The PSA has concerns over the performance of the GDC in its annual report on the regulators it oversees.
The Professional Standards Authority (PSA) sets 24 Standards of Good Regulation and found that all its regulators performed at least ‘adequately’ against ‘most’ of these standards.
But it has concerns that some of its regulators (including the GDC) are not performing to the required standard.
The General Dental Council (GDC) did not meet seven of the required standards, mainly those dealing with fitness to practise (FtP) procedures.
In particular the GDC did not have adequate processes in place for managing risk.
It did not meet the standards on progressing cases without undue delay and providing ‘good customer care’ for all those involved in such cases.
The PSA says the GDC had a ‘challenging year’ in 2014/15, with one of the greatest challenges being the case brought by the British Dental Association in the courts.
The PSA has asked the GDC how it intended to ‘re-engage’ with those dentists who were ‘disaffected’ with the annual retention fee (ARF) increase.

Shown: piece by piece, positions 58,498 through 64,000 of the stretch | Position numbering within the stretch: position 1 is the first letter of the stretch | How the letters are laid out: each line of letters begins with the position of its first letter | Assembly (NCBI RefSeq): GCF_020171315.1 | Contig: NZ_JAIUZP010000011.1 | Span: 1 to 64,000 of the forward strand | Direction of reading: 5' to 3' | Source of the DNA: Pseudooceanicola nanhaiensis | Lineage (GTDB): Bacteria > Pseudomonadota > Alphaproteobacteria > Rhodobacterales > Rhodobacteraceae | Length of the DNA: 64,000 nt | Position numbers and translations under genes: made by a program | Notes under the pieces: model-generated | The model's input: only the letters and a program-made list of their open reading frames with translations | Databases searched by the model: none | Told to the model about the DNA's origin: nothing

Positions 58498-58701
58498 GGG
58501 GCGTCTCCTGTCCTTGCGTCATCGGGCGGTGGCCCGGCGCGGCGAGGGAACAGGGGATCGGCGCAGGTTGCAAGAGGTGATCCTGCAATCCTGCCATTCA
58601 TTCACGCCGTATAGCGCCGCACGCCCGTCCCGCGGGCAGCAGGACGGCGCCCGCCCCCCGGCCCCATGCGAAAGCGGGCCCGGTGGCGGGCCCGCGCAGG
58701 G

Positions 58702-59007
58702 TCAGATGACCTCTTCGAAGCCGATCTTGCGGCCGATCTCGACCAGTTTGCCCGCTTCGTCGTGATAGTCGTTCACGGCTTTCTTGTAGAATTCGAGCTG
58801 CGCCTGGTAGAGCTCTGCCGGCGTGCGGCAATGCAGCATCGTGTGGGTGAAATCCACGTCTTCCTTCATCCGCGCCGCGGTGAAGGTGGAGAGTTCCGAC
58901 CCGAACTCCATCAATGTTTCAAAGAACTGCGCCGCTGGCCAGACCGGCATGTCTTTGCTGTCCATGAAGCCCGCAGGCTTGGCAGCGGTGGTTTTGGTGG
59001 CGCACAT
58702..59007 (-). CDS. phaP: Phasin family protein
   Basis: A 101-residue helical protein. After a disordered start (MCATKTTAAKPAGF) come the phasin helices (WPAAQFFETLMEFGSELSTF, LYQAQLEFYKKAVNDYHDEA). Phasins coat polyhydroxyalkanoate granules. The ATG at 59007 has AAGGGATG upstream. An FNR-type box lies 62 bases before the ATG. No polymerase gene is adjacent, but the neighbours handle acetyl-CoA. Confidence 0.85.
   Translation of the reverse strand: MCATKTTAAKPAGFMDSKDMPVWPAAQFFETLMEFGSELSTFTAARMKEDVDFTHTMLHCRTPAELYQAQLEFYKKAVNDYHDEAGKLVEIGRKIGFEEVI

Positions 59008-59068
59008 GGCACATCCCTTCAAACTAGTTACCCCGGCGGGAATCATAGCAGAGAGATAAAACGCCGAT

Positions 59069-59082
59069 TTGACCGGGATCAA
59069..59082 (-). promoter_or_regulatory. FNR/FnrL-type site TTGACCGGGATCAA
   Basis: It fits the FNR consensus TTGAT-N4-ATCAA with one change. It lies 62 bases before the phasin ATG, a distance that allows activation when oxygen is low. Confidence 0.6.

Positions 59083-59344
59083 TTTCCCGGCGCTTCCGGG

The GDC’s reply was that it had opened a ‘dialogue’ with the profession, an explanation which appeared to satisfy the PSA.
In his foreword to the report, the PSA chief executive, Harry Cayton CBE, said there was a ‘continuing need for serious regulatory reform more radical than that proposed by the Law Commission (last year).’
He hoped that the new Government would proceed with bringing a Bill before Parliament ‘that is focused on public protection and simplification of professional regulation.’
He closed by saying that the PSA had been ‘pleased’ to support the work of the Health Committee, which, Cayton said, had an ‘important role in commenting on the effectiveness of the regulatory system’.